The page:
With Blue Bottle Coffee soon to open a new shop, Coffee Wrights nestled into the suburbs, and Nozy Coffee sitting quietly on the outskirts, the Sangenjaya neighborhood looks primed to start buzzing with specialty coffee activity. But if you want a taste of where specialty coffee originated here, you’ll want to visit Obscura Coffee Roasters.
I met with quality control director and founder Yoshinori Shiba at the newly opened Obscura Mart on Setagaya-Dori, a short walk from the Sangenjaya station. It’s a spacious wooden location filled with books, coffee paraphernalia, and a neat, clean case for the current selection of coffees.
“We started here in Sangenjaya because it’s an easy place to live, and we always wanted to be a place for locals to get a cup of coffee,” says Shiba. “Sangenjaya felt right, and we’ve put our focus here ever since.”
The Obscura Mart actually began its life as part of the Maach Ecute selection of stores near Akihabara, but Shiba and Obscura recently made the decision to bring it back to Sangenjaya, making it their fourth location in the neighborhood.
“In the beginning, when we started, we wanted to start our own business and we liked kissaten culture and coffee,” he says. “So we opened Cafe Obscura because we wanted people to have a place to relax by themselves—we put a focus on quiet, and coffee, and atmosphere and books.”
Around the time that Obscura started making specialty coffee a part of the local cafe experience, the staff roasted in a cramped location until business picked up enough for them to open the Obscura Coffee Laboratory in Taishido, on the opposite side of the station. The Laboratory was their roasting space until quite recently, but they now have a dedicated roastery not far from the original location.
Including the new Coffee Mart, Obscura’s three locations (the roastery is not open to the public) create a triangle around the central Sangenjaya neighborhood, which Shiba says is a part of the group’s desire to put more coffee in people’s homes and make it more a part of everyday life.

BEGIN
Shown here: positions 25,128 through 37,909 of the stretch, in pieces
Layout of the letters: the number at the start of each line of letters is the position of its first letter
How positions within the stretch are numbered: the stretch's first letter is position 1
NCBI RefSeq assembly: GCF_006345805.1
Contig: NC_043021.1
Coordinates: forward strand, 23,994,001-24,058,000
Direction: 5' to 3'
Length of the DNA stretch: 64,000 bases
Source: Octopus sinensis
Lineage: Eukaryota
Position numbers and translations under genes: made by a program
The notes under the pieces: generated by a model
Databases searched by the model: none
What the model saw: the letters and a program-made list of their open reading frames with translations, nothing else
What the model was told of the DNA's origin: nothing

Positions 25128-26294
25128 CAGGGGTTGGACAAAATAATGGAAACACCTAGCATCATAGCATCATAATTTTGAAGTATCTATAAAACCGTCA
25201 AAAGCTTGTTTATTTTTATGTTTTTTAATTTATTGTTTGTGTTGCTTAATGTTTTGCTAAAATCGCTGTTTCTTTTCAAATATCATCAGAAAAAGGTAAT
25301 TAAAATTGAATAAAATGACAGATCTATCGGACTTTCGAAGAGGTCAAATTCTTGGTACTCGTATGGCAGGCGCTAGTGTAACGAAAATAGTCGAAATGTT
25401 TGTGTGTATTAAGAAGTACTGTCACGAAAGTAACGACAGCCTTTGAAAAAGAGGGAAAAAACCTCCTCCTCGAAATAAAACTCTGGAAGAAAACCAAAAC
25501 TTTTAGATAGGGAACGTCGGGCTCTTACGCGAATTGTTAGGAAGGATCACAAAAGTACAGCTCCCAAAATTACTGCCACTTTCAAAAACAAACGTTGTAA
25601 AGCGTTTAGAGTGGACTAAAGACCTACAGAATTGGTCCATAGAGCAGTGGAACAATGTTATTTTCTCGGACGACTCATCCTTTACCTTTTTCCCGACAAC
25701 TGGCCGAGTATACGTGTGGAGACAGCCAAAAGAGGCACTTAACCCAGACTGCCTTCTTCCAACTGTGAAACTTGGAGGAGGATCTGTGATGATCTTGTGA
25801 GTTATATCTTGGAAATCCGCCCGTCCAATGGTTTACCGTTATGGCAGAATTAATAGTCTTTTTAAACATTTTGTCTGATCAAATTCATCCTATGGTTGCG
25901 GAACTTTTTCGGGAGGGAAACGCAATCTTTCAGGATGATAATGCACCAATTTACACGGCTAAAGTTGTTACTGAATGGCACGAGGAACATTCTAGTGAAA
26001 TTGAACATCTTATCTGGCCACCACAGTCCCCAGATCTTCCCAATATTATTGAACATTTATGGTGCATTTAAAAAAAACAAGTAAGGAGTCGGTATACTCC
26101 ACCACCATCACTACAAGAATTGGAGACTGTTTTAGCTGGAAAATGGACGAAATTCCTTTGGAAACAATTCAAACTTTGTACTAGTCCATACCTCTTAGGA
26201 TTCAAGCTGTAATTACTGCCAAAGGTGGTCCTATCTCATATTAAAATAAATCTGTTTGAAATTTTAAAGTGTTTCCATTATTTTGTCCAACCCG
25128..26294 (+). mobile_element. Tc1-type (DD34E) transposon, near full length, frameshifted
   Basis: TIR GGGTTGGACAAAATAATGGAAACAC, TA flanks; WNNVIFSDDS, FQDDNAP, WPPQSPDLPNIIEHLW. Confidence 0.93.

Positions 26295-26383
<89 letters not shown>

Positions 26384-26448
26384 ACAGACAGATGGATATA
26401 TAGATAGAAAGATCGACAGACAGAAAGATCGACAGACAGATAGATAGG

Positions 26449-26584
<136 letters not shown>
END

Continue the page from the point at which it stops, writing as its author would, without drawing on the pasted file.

“Sangenjaya is kind of split down the middle by the expressway, and there are lots of people on one side that never visit the other and vice versa,” he says. “So we thought it would be a good idea to set up shop on this side of town, too. We want to share and brew specialty coffee with people, but we also want them to learn how to enjoy it at home in their daily lives.”
This is key to the way the folks at Obscura have built their success; through making themselves a comfortable part of the community fabric. By setting up where locals are likely to drop by, Shiba says they’re able to build relationships with people who might become regulars over time. And when I ask about the recent explosion in specialty coffee over the past two years, Shiba says: “What I can say is, a boom is something that doesn’t last. So it’s better to put a focus on making coffee a part of local culture. The Coffee Mart wasn’t so much about starting in a new place, but making coffee a part of everyday life here.”
And though Shiba laughs a little at the idea of anyone outside of the locals making the trip out to Sangenjaya just for the coffee, the future of coffee in the area seems to be riding a wave of success, and even if unintentionally, Obscura has put itself in prime locations for it.